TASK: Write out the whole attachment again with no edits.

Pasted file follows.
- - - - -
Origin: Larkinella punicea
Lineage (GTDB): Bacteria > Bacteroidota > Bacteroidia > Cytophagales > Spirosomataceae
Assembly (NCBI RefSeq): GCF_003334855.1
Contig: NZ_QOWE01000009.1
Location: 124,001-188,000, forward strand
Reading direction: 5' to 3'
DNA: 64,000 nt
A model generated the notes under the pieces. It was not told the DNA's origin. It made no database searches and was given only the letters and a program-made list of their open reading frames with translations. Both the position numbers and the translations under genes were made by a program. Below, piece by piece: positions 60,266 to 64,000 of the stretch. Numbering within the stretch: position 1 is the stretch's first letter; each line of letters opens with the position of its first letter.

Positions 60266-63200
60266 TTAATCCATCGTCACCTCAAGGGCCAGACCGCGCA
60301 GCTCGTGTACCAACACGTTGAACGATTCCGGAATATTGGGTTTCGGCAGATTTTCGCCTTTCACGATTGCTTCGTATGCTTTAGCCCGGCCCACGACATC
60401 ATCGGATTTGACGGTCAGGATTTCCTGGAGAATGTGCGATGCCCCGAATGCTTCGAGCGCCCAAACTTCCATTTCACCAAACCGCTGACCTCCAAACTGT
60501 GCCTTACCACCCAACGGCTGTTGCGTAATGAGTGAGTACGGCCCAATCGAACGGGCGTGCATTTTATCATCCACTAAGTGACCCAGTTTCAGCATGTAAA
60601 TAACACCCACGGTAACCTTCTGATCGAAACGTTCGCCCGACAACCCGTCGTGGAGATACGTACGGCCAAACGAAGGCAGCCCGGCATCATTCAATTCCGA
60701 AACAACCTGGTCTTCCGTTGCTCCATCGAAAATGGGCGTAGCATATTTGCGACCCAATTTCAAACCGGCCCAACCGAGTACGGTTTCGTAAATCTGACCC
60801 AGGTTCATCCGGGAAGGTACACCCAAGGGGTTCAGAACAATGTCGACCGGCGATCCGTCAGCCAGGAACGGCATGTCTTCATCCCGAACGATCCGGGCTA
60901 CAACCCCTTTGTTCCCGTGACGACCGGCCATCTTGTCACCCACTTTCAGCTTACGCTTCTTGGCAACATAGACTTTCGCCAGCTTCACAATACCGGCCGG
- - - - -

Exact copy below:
Origin: Larkinella punicea
Lineage (GTDB): Bacteria > Bacteroidota > Bacteroidia > Cytophagales > Spirosomataceae
Assembly (NCBI RefSeq): GCF_003334855.1
Contig: NZ_QOWE01000009.1
Location: 124,001-188,000, forward strand
Reading direction: 5' to 3'
DNA: 64,000 nt
A model generated the notes under the pieces. It was not told the DNA's origin. It made no database searches and was given only the letters and a program-made list of their open reading frames with translations. Both the position numbers and the translations under genes were made by a program. Below, piece by piece: positions 60,266 to 64,000 of the stretch. Numbering within the stretch: position 1 is the stretch's first letter; each line of letters opens with the position of its first letter.

Positions 60266-63200
60266 TTAATCCATCGTCACCTCAAGGGCCAGACCGCGCA
60301 GCTCGTGTACCAACACGTTGAACGATTCCGGAATATTGGGTTTCGGCAGATTTTCGCCTTTCACGATTGCTTCGTATGCTTTAGCCCGGCCCACGACATC
60401 ATCGGATTTGACGGTCAGGATTTCCTGGAGAATGTGCGATGCCCCGAATGCTTCGAGCGCCCAAACTTCCATTTCACCAAACCGCTGACCTCCAAACTGT
60501 GCCTTACCACCCAACGGCTGTTGCGTAATGAGTGAGTACGGCCCAATCGAACGGGCGTGCATTTTATCATCCACTAAGTGACCCAGTTTCAGCATGTAAA
60601 TAACACCCACGGTAACCTTCTGATCGAAACGTTCGCCCGACAACCCGTCGTGGAGATACGTACGGCCAAACGAAGGCAGCCCGGCATCATTCAATTCCGA
60701 AACAACCTGGTCTTCCGTTGCTCCATCGAAAATGGGCGTAGCATATTTGCGACCCAATTTCAAACCGGCCCAACCGAGTACGGTTTCGTAAATCTGACCC
60801 AGGTTCATCCGGGAAGGTACACCCAAGGGGTTCAGAACAATGTCGACCGGCGATCCGTCAGCCAGGAACGGCATGTCTTCATCCCGAACGATCCGGGCTA
60901 CAACCCCTTTGTTCCCGTGACGACCGGCCATCTTGTCACCCACTTTCAGCTTACGCTTCTTGGCAACATAGACTTTCGCCAGCTTCACAATACCGGCCGG